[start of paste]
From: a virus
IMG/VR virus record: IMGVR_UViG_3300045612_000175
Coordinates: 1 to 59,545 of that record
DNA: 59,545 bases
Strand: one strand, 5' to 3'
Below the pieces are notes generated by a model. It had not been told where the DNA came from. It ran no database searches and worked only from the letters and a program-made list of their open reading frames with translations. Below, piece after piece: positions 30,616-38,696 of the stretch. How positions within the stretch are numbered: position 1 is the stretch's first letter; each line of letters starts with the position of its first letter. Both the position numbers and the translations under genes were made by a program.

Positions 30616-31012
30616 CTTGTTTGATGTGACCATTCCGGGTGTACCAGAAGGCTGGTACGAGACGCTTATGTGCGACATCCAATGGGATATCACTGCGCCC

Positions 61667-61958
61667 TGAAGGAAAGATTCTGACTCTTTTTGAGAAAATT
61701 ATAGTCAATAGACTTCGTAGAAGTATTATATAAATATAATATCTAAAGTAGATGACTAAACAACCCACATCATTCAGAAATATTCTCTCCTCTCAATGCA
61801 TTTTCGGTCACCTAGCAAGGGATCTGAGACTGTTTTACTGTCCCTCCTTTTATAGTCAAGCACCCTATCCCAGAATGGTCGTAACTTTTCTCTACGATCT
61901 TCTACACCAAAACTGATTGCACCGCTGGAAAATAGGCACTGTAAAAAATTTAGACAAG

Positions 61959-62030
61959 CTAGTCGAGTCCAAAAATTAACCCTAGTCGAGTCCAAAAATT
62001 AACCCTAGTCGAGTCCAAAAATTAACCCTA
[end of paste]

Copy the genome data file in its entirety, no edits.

From: a virus
IMG/VR virus record: IMGVR_UViG_3300045612_000175
Coordinates: 1 to 59,545 of that record
DNA: 59,545 bases
Strand: one strand, 5' to 3'
Below the pieces are notes generated by a model. It had not been told where the DNA came from. It ran no database searches and worked only from the letters and a program-made list of their open reading frames with translations. Below, piece after piece: positions 30,616-38,696 of the stretch. How positions within the stretch are numbered: position 1 is the stretch's first letter; each line of letters starts with the position of its first letter. Both the position numbers and the translations under genes were made by a program.

Positions 30616-31012
30616 CTTGTTTGATGTGACCATTCCGGGTGTACCAGAAGGCTGGTACGAGACGCTTATGTGCGACATCCAATGGGATATCACTGCGCCC

Positions 61667-61958
61667 TGAAGGAAAGATTCTGACTCTTTTTGAGAAAATT
61701 ATAGTCAATAGACTTCGTAGAAGTATTATATAAATATAATATCTAAAGTAGATGACTAAACAACCCACATCATTCAGAAATATTCTCTCCTCTCAATGCA
61801 TTTTCGGTCACCTAGCAAGGGATCTGAGACTGTTTTACTGTCCCTCCTTTTATAGTCAAGCACCCTATCCCAGAATGGTCGTAACTTTTCTCTACGATCT
61901 TCTACACCAAAACTGATTGCACCGCTGGAAAATAGGCACTGTAAAAAATTTAGACAAG

Positions 61959-62030
61959 CTAGTCGAGTCCAAAAATTAACCCTAGTCGAGTCCAAAAATT
62001 AACCCTAGTCGAGTCCAAAAATTAACCCTA